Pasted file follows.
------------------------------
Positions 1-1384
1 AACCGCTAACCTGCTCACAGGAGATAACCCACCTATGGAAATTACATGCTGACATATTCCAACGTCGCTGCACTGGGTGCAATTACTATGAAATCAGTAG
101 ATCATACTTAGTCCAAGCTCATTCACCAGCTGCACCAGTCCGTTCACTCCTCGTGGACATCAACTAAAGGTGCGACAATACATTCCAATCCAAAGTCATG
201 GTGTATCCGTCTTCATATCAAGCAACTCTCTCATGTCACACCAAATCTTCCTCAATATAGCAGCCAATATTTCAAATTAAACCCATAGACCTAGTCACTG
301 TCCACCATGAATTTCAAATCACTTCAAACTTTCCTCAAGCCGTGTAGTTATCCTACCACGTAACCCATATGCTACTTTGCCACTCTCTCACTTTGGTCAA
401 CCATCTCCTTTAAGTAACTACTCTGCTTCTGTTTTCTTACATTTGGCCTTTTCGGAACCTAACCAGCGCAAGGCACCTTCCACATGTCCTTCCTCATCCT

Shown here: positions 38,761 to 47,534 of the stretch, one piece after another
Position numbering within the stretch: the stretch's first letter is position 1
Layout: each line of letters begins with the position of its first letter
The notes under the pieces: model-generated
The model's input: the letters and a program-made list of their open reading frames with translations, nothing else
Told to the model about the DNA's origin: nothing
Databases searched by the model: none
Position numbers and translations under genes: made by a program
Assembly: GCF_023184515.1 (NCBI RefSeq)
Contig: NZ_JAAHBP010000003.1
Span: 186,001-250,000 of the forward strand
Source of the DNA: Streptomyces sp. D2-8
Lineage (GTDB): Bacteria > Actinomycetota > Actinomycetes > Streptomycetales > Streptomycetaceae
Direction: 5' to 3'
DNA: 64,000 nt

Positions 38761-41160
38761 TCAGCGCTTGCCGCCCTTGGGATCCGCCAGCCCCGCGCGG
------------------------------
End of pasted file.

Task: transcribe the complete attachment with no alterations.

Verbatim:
Positions 1-1384
1 AACCGCTAACCTGCTCACAGGAGATAACCCACCTATGGAAATTACATGCTGACATATTCCAACGTCGCTGCACTGGGTGCAATTACTATGAAATCAGTAG
101 ATCATACTTAGTCCAAGCTCATTCACCAGCTGCACCAGTCCGTTCACTCCTCGTGGACATCAACTAAAGGTGCGACAATACATTCCAATCCAAAGTCATG
201 GTGTATCCGTCTTCATATCAAGCAACTCTCTCATGTCACACCAAATCTTCCTCAATATAGCAGCCAATATTTCAAATTAAACCCATAGACCTAGTCACTG
301 TCCACCATGAATTTCAAATCACTTCAAACTTTCCTCAAGCCGTGTAGTTATCCTACCACGTAACCCATATGCTACTTTGCCACTCTCTCACTTTGGTCAA
401 CCATCTCCTTTAAGTAACTACTCTGCTTCTGTTTTCTTACATTTGGCCTTTTCGGAACCTAACCAGCGCAAGGCACCTTCCACATGTCCTTCCTCATCCT

Shown here: positions 38,761 to 47,534 of the stretch, one piece after another
Position numbering within the stretch: the stretch's first letter is position 1
Layout: each line of letters begins with the position of its first letter
The notes under the pieces: model-generated
The model's input: the letters and a program-made list of their open reading frames with translations, nothing else
Told to the model about the DNA's origin: nothing
Databases searched by the model: none
Position numbers and translations under genes: made by a program
Assembly: GCF_023184515.1 (NCBI RefSeq)
Contig: NZ_JAAHBP010000003.1
Span: 186,001-250,000 of the forward strand
Source of the DNA: Streptomyces sp. D2-8
Lineage (GTDB): Bacteria > Actinomycetota > Actinomycetes > Streptomycetales > Streptomycetaceae
Direction: 5' to 3'
DNA: 64,000 nt

Positions 38761-41160
38761 TCAGCGCTTGCCGCCCTTGGGATCCGCCAGCCCCGCGCGG